So what do you drink if you're thirsty after a visit to Japan's most sacred shrine? Shinto Beer, of course. That's just one of the excellent craft ales on offer from Isekadoya, a local brewery that has set up shop in the city that is best known for the magnificent Grand Shrine of Ise (aka Ise Jingu).
And thankfully, these beers are available at its outlet just a short walk from the entrance to the Naiku Shrine.
As specialist beer bars go, it must be the most atmospheric in all of Japan. It's actually not old at all, but it's been built – like the whole neighborhood outside the Naiku Shrine – to evoke the days of yore (the Edo Period some 200 years ago) when pilgrims used to descend on Ise from all over Japan, and this area was a hotbed of raunchiness.
I'd worked up a righteous thirst, so one beer was obviously not going to be enough. Plus I'm not down in that neck too often, so I needed to try as many brews as I could. So I started with the Sinto (ie Shinto) Beer along with a glass of the Kumano Kodo ale (on the right).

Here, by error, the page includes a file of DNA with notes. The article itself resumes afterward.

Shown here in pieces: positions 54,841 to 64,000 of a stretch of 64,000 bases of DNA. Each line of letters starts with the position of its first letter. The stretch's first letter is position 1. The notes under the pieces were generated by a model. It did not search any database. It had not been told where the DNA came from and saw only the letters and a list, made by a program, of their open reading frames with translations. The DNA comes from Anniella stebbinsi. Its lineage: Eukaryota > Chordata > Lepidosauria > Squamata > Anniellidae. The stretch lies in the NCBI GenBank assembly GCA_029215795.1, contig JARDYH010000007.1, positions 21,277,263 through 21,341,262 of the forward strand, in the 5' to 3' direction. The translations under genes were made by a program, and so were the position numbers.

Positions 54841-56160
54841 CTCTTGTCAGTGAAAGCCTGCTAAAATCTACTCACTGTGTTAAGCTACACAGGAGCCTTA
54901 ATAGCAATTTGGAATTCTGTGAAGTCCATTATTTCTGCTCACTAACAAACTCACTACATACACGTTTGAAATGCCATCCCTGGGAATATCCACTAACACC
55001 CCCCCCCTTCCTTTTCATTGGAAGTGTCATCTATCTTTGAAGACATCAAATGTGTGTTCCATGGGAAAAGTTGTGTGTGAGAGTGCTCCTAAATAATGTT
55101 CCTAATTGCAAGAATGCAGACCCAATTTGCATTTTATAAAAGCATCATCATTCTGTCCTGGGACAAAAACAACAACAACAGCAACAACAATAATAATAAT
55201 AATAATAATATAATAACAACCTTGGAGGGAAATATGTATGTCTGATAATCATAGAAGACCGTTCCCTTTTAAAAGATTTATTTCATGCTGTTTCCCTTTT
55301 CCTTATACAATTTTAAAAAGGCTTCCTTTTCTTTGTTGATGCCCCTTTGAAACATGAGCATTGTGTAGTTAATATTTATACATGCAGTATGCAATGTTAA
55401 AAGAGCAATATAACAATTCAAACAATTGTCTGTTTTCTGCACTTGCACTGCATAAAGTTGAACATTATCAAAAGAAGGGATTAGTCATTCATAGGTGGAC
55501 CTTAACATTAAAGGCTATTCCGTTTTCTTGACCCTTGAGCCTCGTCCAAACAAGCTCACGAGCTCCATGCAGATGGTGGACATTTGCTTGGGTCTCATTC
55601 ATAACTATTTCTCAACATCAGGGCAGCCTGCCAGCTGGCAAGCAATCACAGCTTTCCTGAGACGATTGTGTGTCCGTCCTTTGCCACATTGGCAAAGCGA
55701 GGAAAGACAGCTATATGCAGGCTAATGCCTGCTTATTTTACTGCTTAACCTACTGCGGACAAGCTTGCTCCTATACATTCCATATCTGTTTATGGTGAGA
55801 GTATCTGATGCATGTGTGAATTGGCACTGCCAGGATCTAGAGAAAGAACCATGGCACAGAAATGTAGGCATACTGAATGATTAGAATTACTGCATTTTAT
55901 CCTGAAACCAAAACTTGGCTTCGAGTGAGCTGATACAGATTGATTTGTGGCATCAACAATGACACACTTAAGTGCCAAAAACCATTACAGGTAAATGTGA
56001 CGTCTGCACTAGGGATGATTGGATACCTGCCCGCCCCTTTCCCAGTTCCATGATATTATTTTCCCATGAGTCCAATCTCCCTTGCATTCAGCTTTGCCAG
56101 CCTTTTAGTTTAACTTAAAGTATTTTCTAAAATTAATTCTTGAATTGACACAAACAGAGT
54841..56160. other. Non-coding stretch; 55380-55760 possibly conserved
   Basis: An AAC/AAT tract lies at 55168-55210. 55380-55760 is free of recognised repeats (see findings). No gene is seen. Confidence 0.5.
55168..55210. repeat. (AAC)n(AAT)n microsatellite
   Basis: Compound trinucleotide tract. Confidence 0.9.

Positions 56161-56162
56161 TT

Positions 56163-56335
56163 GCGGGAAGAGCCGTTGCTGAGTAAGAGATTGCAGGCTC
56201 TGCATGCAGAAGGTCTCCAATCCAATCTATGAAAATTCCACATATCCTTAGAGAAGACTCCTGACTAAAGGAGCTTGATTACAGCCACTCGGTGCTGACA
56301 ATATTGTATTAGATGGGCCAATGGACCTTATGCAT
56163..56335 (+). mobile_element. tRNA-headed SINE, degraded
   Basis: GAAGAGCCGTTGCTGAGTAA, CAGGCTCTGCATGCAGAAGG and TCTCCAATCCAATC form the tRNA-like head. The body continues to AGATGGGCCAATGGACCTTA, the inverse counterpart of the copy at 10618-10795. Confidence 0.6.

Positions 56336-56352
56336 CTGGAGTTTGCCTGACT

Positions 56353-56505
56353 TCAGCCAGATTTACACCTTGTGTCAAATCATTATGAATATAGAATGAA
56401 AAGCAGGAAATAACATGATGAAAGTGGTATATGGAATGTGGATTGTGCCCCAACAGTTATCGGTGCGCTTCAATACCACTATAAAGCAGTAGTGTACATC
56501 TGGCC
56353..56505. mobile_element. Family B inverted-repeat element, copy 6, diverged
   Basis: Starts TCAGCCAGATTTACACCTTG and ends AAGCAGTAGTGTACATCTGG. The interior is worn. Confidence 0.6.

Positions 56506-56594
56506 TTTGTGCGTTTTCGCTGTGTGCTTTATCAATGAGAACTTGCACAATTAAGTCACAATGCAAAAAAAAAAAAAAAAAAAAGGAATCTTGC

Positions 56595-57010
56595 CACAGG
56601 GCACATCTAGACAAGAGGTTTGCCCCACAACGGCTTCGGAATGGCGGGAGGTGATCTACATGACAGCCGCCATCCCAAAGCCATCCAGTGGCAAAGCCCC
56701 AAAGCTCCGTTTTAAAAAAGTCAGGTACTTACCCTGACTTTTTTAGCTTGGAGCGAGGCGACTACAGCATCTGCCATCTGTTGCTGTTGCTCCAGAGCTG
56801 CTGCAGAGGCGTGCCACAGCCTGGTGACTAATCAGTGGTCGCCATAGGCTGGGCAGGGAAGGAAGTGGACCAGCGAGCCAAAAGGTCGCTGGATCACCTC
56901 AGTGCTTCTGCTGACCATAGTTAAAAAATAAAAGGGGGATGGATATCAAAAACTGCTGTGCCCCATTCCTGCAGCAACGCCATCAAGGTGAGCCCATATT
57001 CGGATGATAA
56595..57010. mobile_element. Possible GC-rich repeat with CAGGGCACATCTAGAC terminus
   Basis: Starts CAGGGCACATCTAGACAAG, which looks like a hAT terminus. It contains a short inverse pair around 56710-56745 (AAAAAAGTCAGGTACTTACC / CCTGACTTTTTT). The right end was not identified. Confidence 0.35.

The former is fine for quenching the initial thirst. But the latter – named after the sacred pilgrimage route that leads through the mountains to Kumano – is far more satisfying as a beer: excellent flavor and body.
Among the snacks and foods served here, the deepfried unagi eel caught my eye. Forget fish and chips: this is what goes perfectly with Japanese beer!
Isekadoya also make a great porter. And a pretty adequate amber ale too (right photo).
The only thing wrong with this tavern — it's too classy to call it a pub or a bar — is that it closes early, like the rest of this tourist-oriented neighbourhood. In fact the whole area is just about deserted as soon as it gets dark.
No problem, really. The same beer is available in cans around town — including the train station, to help you on your travels…
I would never had found this Isekadoya outlet had I not had the brilliant Craft Beer Japan app on my iPhone. Highly recommended if you're travelling around this country with a thirst for good beer.